A major controversy emerged between India and Nepal when Nepal claimed that the Lipu-Lekh Pass to be a disputed tri-junction in which Nepal has an equal share. Lipu-Lekh was mentioned in the China-India joint statement during Indian Prime Minister Narendra Modi’s visit to China in May 2015. The joint statement read: “The two sides agree to hold negotiation on augmenting the list of traded commodities, and expand border trade at Nathu La, Qiangla/Lipu-Lekh Pass and Shipki La.” Nepal, under the pressure of the media, civil society and the opposition, demanded that China and India withdraw the mention of Lipu-Lekh in their joint statement.

Nepal argued that the mention of Lipu-Lekh Pass in their joint statement threatened Nepal’s sovereignty and territorial integrity. However, Indian experts counter-argued that both China and India have been referring to Lipu-Lekh Pass as one of their border trading points since 1954. Indian experts have pointed to Nepal’s position on Kalapani and Lipu-Lekh Pass as being politically motivated, especially given how ultra-nationalist groups have been involved in spreading anti-India sentiment and demanding a ‘Greater Nepal’ to gain political mileage.

Future Scenario
The political parties of Nepal should resolve the differences in the Constitution at the earliest through a process of dialogue with all the discontented parties. If the issue is not resolved, three kind of scenarios may evolve: one, Madhesi youth will be radicalised, resulting in violent armed action; two, the demand for a separate state will gain momentum (like CK Raut's group) rather than the current demand for an autonomous province; and three, further progress towards communal violence between the hill people and the Madhesis will be made. Alongside, there will be escalation in cross-border crimes such as arms smuggling, fake currency trade, human trafficking, as well as terrorist activities. The continuous intensified tension will draw the attention and consequent role of other players like the EU, US, China and Pakistan. These will have far deeper and lasting implications for India-Nepal relations.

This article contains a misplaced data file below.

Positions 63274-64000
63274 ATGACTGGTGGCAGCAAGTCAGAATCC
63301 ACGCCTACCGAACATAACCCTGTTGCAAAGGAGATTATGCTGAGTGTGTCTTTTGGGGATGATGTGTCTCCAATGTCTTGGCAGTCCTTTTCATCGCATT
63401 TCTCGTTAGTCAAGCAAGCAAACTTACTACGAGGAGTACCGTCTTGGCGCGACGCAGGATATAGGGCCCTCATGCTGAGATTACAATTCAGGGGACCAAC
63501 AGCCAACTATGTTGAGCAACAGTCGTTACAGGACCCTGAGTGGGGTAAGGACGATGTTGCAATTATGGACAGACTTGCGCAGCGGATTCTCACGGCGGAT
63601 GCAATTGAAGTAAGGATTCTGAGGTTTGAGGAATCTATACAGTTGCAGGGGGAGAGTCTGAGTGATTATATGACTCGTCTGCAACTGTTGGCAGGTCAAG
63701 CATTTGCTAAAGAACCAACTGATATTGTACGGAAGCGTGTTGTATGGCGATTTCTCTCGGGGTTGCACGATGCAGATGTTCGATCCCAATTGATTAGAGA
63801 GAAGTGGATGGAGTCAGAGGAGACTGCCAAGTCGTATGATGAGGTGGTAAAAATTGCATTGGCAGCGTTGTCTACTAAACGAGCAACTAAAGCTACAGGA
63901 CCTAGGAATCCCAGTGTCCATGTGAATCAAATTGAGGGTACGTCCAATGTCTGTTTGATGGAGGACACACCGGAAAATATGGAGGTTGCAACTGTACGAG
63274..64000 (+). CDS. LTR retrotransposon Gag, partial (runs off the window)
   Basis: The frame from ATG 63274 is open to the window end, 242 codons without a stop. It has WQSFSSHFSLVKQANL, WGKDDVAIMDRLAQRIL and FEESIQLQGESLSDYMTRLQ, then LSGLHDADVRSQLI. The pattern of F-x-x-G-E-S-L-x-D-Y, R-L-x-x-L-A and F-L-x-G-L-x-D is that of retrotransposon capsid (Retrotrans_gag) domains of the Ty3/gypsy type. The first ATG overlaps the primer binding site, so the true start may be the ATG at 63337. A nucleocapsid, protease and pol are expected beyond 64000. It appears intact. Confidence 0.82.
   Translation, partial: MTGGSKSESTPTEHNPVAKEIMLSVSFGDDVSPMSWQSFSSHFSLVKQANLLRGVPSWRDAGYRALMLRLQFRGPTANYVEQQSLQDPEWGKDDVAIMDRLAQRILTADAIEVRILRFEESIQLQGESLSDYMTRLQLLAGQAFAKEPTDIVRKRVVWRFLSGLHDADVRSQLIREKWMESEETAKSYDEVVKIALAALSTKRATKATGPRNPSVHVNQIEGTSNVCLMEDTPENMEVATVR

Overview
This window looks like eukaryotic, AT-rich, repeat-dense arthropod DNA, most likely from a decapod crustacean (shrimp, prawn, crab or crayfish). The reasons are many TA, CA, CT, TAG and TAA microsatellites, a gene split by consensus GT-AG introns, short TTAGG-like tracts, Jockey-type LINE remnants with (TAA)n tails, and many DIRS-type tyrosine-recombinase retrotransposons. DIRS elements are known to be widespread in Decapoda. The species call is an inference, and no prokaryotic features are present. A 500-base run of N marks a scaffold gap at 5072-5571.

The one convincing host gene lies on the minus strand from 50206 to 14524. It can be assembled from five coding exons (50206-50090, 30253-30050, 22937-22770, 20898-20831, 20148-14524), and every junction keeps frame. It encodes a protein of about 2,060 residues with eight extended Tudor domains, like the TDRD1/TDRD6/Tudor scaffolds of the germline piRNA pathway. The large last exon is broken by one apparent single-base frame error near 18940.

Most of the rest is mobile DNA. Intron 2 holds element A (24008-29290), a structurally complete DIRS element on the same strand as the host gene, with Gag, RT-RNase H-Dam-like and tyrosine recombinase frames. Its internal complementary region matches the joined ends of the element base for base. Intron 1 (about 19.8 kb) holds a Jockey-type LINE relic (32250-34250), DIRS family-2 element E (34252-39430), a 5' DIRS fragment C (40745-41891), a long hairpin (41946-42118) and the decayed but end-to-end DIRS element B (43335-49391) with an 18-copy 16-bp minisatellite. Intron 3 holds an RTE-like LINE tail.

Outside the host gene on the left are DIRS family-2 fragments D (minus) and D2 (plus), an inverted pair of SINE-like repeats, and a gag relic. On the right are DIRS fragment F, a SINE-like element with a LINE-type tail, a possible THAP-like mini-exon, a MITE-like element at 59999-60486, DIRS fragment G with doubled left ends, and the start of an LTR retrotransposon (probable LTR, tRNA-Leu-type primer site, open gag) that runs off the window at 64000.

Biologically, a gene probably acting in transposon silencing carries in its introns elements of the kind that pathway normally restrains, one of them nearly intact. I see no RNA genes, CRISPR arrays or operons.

Sourness in India-Nepal relations although temporary, may linger for a few more months. The current anti-India sloganeering in Kathmandu will prevail till the crisis is resolved. India, with its tremendous leverage in Nepal, should not shy away from its responsibility but engage all the political parties for early resolution as witnessed with the agreement between the Madhesis and the Government of Nepal in 2008. There is a perception in Madhes that India might reverse its course to placate the leadership in the hill region, which would further complicate the Nepalese situation. India also needs to manage the Nepalese media and public perception in Nepal to contain the rise of anti-India propaganda.

In 2016, Nepal is likely to  be primarily engaged in the issue of Madhes and the new demands of the Janajatis. It will face strong challenges in implementing the new Constitution, especially the federal provisions. With the visit of Nepalese Prime Minister to India and China, and the Chinese President’s visit to Nepal, there will be deliberations on China's increasing influence in Nepal and India's reactions. In all these, the most ignored will be the earthquake-affected people, despite the massive inflow of foreign aid to Nepal.